In U.S. Pat. No. 4,894,308 (Mahabadi et al.), a process for preparing an electrophotographic toner is disclosed which comprises premixing and extruding a pigment, a charge control additive and a resin. The pigment and the charge control additive may be premixed prior to being added to the extruder with the resin; alternatively, the pigment and charge control additive may be premixed by adding them to the extruder via an upstream supply means and extruding them, and subsequently adding the resin to the extruder via a downstream supply means. There is no mention of the use of pigment in the form of a wet cake.
It is an object of this invention to produce a quality dispersion equal to the quality of flushed pigments by using direct extrusion of wet cake pigments into a polymer.
It is an object of this invention to improve dispersions of colorants in a polymer matrix of a toner.
It is a further object of the invention to reduce the amount of pigment used for a higher chroma.
Another object of the invention is to reduce environmental hazards and disposal costs in the manufacture of a toner.
In this invention, a pigment wet cake is "dry" blended directly with the resin and other constituents in the manufacture of a toner.
The colorant is a pigment in the form of a wet cake. By using a wet cake of the pigment instead of obtaining a more refined version of the pigment, the costs of manufacturing the toner are greatly reduced. Additionally, refining the pigment normally encompasses using toxic or hazardous solvents which in turn creates a hazardous waste problem for man and the environment. This process eliminates the need for the use of toxic solvents.
The toner created by the process of this invention comprises a resin, a colorant, and preferably a charge control additive and other known additives.
Numerous pigments can be used in this process, including but not limited to:
______________________________________ PigmentPigment Brand Name Manufacturer Color Index______________________________________Permanent Yellow DHG Hoechst Yellow 12Permanent Yellow GR Hoechst Yellow 13Permanent Yellow G Hoechst Yellow 14Permanent Yellow NCG-71 Hoechst Yellow 16Permanent Yellow GG Hoechst Yellow 17Hansa Yellow RA Hoechst Yellow 73Hansa Brilliant Yellow 5GX-02 Hoechst Yellow 74Dalamar ® Yellow TY-858-D Heubach Yellow 74Hansa Yellow X Hoechst Yellow 75Novoperm ® Yellow HR Hoechst Yellow 75Cromophtal ® Yellow 3G Ciba-Geigy Yellow 93Cromophtal ® Yellow GR Ciba-Geigy Yellow 95Novoperm ® Yellow FGL Hoechst Yellow 97Hansa Brilliant Yellow 10GX Hoechst Yellow 98Lumogen ® Light Yellow BASF Yellow 110Permanent Yellow G3R-01 Hoechst Yellow 114Cromophtal ® Yellow 8G Ciba-Geigy Yellow 128Irgazin ® Yellow 5GT Ciba-Geigy Yellow 129Hostaperm ® Yellow H4G Hoechst Yellow 151Hostaperm ® Yellow H3G Hoechst Yellow 154L74-1357 Yellow Sun Chem.L75-1331 Yellow Sun Chem.L75-2377 Yellow Sun Chem.Hostaperm ® Orange GR Hoechst Orange 43Paliogen ® Orange BASF Orange 51Irgalite ® 4BL Ciba-Geigy Red 57:1Fanal Pink BASF Red 81Quindo ® Magenta Mobay Red 122Indofast ® Brilliant Scarlet Mobay Red 123Hostaperm ® Scarlet GO Hoechst Red 168Permanent Rubine F6B Hoechst Red 184Monastral ® Magenta Ciba-Geigy Red 202Monastral ® Scarlet Ciba-Geigy Red 207Heliogen ® Blue L6901F BASF Blue 15:2Heliogen ® Blue NBD7010 BASFHeliogen ® Blue K7090 BASF Blue 15:3Heliogen ® Blue L7101F BASF Blue 15:4Paliogen ® Blue L6470 BASF Blue 60Heliogen ® Green K8683 BASF Green 7Heliogen ® Green L9140 BASF Green 36Monastral ® Violet R Ciba-Geigy Violet 19Monastral ® Red B Ciba-Geigy Violet 19Quindo ® Red R6700 MobayQuindo ® Red R6713 MobayIndofast ® Violet Mobay Violet 23Monastral ® Violet Maroon B Ciba-Geigy Violet 42Sterling ® NS Black Cabot Black 7Sterling ® NSX 76 CabotTipure ® R-101 Du PontMogul L CabotBK 8200 Black Toner Paul Uhlich______________________________________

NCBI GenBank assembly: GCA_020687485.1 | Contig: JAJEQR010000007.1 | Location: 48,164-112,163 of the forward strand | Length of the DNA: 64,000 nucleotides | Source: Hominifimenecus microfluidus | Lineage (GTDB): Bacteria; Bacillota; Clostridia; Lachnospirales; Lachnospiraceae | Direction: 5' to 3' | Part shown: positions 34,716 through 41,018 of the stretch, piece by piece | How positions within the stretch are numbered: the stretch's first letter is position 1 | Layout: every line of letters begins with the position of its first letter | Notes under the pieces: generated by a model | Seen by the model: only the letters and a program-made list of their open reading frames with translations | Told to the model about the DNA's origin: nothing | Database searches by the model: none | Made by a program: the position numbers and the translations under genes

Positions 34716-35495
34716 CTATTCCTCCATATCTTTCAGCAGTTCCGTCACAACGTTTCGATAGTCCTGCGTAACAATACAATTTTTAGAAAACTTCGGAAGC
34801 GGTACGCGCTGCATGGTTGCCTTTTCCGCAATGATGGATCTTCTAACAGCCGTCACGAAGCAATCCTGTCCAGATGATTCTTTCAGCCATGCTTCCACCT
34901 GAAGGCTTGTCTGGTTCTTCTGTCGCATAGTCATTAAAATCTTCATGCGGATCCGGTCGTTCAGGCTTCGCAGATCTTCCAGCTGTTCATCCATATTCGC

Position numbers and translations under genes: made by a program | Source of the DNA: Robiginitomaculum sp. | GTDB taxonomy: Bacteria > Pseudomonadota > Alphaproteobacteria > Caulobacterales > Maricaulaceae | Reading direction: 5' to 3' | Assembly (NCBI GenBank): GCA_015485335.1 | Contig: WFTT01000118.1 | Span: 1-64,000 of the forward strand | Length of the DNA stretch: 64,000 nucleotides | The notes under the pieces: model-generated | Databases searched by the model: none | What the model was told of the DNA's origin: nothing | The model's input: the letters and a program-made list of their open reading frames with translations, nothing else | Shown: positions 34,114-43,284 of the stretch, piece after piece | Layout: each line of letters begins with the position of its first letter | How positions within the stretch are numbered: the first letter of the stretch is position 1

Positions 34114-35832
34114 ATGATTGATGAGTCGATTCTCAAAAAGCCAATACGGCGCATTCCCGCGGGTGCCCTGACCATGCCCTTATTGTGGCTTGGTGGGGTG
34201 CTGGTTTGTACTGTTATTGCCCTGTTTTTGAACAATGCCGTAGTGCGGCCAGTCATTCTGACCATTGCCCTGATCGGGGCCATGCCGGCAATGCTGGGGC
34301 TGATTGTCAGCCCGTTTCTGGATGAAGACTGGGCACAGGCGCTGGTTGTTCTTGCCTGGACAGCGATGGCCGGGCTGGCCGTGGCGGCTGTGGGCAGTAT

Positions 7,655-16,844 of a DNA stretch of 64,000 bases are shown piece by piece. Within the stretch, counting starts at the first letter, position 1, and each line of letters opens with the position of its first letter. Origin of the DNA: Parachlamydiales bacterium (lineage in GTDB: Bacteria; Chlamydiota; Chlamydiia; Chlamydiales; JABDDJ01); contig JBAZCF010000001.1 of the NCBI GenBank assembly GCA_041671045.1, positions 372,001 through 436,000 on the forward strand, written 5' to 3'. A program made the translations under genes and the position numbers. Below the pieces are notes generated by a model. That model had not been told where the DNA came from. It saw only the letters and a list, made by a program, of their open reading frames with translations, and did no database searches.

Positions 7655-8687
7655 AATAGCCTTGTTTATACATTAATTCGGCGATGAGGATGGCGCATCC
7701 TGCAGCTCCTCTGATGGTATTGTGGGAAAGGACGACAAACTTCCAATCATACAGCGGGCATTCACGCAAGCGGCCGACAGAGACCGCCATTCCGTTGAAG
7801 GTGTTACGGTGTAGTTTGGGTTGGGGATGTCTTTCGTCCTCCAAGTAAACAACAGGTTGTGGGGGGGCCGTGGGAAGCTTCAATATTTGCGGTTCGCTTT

Any suitable toner resin can be mixed with a pigment. Examples of suitable toner resins which can be used include but are not limited to polyamides, epoxies, diolefins, polyurethanes, vinyl resins and polymeric esterification products of a dicarboxylic acid and a diol comprising a diphenol. Any suitable vinyl resin may be selected for the toner resins of the present application, including homopolymers or copolymers of two or more vinyl monomers. Typical vinyl monomeric units include: styrene, p-chlorostyrene, vinyl naphthalene, unsaturated mono- olefins such as ethylene, propylene, butylene, and isobutylene; vinyl halides such as vinyl chloride, vinyl bromide, vinyl fluoride, vinyl acetate, vinyl propionate, vinyl benzoate, vinyl butyrate, and the like; vinyl esters such as esters of monocarboxylic acids including methyl acrylate, dodecyl acrylate, n-octyl acrylate, 2- chloroethyl acrylate, phenyl acrylate, methylalphachloroacrylate, methyl methacrylate, ethyl methacrylate, and butyl methacrylate; acrylonitrile, methacrylonitrile, acrylimide; vinyl ethers such as vinyl methyl ether, vinyl isobutyl ether, vinyl ethyl ether, and the like; vinyl ketones such as vinyl methyl ketone, vinyl hexyl ketone, methyl isopropenyl ketone and the like; vinylidene halides such as vinylidene chloride, vinylidene chlorofluoride and the like; and N-vinyl indole, N-vinyl pyrrolidene and the like; styrene butadiene copolymers, Pliolites, available from Goodyear Company, and mixtures thereof. A preferred resin with which the wet cake pigment is mixed is Pliotone®, a styrene-butadiene resin manufactured by Goodyear.